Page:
The financial world has a complicated relationship with the American public. It is vilified but also revered—a monument to America’s finest and foulest characteristics. It is a world full of drive and hard work, but also greed and corruption. The Great Recession exposed the darker side of the financial sector, when the public learned about the toxic subprime mortgages that large corporate banks had been underwriting for years. Prior to this period of massive failure, large banks took advantage of the American public’s naiveté, duping the common man in order to make themselves richer. As the recession’s effects permeated daily life, much of the American public held the banks responsible. People were livid—how was this toxicity allowed to penetrate the economic structure of the United States, and why did nobody stop it? Large movements, the most infamous known as Occupy Wall Street, pointed fingers at major banks like Lehman Brothers and J.P. Morgan. In the end, executives at these institutions suffered few consequences to their personal bank accounts. And as tends to happen, the public moved on. Thanks to this short collective memory, Americans have started to forget these institutions and the trouble they caused for so many. Wall Street is still vilified, yet not with the same level of vitriol as before.
Understanding the role these companies played in bringing about the recession, I was puzzled by the attraction many liberal arts college students, particularly those at Bowdoin, have to the world of finance. Although it is a widely held view that large financial corporations and corruption go hand in hand, it seems as though this matters little to students hoping to start a career in this field. Certain demographics at these colleges consider it a prestigious career choice, often an unpopular opinion on a small, liberally skewed campus.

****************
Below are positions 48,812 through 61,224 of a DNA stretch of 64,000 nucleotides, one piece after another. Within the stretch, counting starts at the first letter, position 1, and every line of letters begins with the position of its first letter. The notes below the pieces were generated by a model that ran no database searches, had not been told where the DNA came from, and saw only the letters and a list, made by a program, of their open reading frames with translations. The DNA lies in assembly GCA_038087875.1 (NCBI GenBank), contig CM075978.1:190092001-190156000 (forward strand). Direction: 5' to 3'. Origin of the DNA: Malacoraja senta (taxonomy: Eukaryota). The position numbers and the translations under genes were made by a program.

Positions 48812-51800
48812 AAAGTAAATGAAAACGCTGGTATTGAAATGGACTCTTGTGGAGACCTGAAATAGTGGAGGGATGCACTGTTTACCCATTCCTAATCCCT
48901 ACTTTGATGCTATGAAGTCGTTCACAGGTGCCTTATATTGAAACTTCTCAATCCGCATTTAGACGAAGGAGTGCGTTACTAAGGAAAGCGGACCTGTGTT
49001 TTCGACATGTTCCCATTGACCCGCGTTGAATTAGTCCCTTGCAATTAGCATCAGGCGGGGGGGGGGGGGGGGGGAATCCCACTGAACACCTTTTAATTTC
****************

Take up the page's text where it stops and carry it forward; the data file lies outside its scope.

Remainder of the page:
The first student I spoke to in my search for understanding was Ellen Pham, a sophomore at the College. Ellen and I took microeconomics together during the fall of our freshman year, and the same experience that caused me to veer entirely away from the financial world propelled her right into it. She now holds a leadership position for the Bowdoin Women in Business group and is currently interning part-time at a small accounting firm in Brunswick. Ever smiling, Ellen explained, “What I like about finance is that you’re always solving new problems and immersed in a world that is ever changing. The markets are so volatile everything is incredibly fast-paced and I really like that.”
When I asked her about the importance of salary in her decision, she said, “I think that money plays a role, but actually the more I learn about business and finance, the less the money becomes important for me. I think that when people think of those in banking they think ‘Oh, it’s for the millions of dollars,’ but for me the idea of working with businesses is really fascinating.”
There is something to be said for the practicality of securing a consistently high salary soon after graduating from school. It allows for a sense of independence and at least a temporary escape from financial stress. One might question, however, what else an intelligent, driven, young person could be doing with his or her time?